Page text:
(contined from last week – the second and final installment of a gripping story about one small scale miner’s journey into mining) .
That moment aroused my curiosity in mining. I reasoned that if one who had less qualiﬁcations than I had could make it, in the rough and tumble world of mining I was guaranteed to super proﬁts.
Three years down the line I am still wondering why I did not take a moment to reﬂect and do a little more research as I have been taught in business school. My story reads like a novel but it is true.
First I met a friend who wanted to sell me a simple mining claim for US $100 000. The mistake I had made was to collect samples before signing an agreement with him. When he saw my interest and the ores his mines contained his tone changed from partnership to extortion.
Perhaps if I had the money I could have paid. The deal collapsed because I could not raise such money. He was also adamant that he wanted the entire sum upfront before deciding on how much I should invest in procuring equipment and of course his share.
Not one to be easily discouraged I sought a new partner. Now I wanted someone I felt could be more empathetic and agreeable to sharing beneﬁts only when we had scored success.
Sure enough the new partner was all too willing. We went on a 50/ 50 joint venture. His part was simply the provision of the claim while my role was funding every aspect of the mine. The common term is sponsoring. Trouble was that the place had not been properly surveyed.
Again as funder I hired guys with rudimentary equipment and before I knew it US $2000 was gone for what I now know was a bogus geological report.
Unfortunately based on the wrong information we recruited a team of artisanal miners and hoped in a week’s time a gold infested reef would have revealed itself. The consultant we hired even told us, the metres at which we will hit the reef and how much the tonnes of gold it contained. We started enthusiastically knowing in just under 5 meters our reef would have been found.
Three weeks and twice the promised meters the team was still digging. Two months down the line and no progress I was advised to buy a compressor. Apparently we had hit a rock and needed to start blasting. The consultant advised that I was on the right course.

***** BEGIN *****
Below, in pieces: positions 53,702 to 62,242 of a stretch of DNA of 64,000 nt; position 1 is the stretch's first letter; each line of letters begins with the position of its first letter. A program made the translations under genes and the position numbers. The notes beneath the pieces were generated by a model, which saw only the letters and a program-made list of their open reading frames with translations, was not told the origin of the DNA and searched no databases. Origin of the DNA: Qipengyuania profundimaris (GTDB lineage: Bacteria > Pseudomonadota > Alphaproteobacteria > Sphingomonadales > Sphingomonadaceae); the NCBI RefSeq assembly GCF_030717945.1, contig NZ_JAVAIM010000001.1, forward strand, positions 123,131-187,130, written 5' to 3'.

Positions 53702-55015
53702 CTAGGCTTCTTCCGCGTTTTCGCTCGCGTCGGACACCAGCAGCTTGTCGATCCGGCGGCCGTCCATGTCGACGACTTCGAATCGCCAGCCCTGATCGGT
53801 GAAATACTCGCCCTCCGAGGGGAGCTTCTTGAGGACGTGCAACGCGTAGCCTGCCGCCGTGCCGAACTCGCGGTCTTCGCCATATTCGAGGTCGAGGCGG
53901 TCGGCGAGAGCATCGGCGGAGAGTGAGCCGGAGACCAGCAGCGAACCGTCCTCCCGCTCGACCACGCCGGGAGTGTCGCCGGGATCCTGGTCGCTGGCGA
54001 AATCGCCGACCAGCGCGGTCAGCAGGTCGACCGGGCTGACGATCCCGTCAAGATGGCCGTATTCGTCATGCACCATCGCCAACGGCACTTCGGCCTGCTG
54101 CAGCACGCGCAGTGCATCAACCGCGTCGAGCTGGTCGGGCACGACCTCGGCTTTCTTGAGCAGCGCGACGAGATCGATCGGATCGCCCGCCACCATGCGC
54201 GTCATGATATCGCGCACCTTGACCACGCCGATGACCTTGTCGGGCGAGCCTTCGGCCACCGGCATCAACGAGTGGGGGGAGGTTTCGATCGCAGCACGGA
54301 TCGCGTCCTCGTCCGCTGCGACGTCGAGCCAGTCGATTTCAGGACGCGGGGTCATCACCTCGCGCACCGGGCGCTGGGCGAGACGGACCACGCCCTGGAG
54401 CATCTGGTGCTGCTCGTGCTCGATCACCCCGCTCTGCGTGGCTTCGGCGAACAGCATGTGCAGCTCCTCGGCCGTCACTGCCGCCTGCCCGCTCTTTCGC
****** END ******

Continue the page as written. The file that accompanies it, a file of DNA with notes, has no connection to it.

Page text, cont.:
As an enthusiastic funder, I parted with US$ 3500 for the compressor. Sadly, another month later there was nothing to show for my investment. At this point, despondency began to creep in.
After further consultations with diﬀerent people, I was advised to look for a place of my own. The second deal had fallen ﬂat. I was now on to the third next project. Sure enough, I soon found a claim I would totally own.
I am still at the new place. I have invested every cent to buy hammer mills and build cyanide tanks. I have realised that at my new level I must hire the right people. I have learnt that without the right ore body you don’t have mining. For some reason, I just cannot quit. Something tells me mining is a long term project not the ﬂy by night pursuit I had been told.
I am now trying to build a knowledge network around me. So far the three lessons I have drawn are that mining requires that you invest a little in understanding your mineral body. In small scale miners, this stage is skipped as we rush to make money. Sadly the result is more miss than hit. Without a good team, a lot of money is lost in endless trial and error and yes thefts.
It has also come to my realisation that mining is fairly capital intensive and that one needs meticulous budgeting before plunging in. Of course, the lack of angel investors and funders willing to take a risk means it is a constant struggle to raise capital required for a successful mining venture.
I am determined to ensure that my three years in the wilderness do not go to waste. Next time I write, I will share with you how it has gone.
The message I leave for those who want to venture into mining is that do your own homework.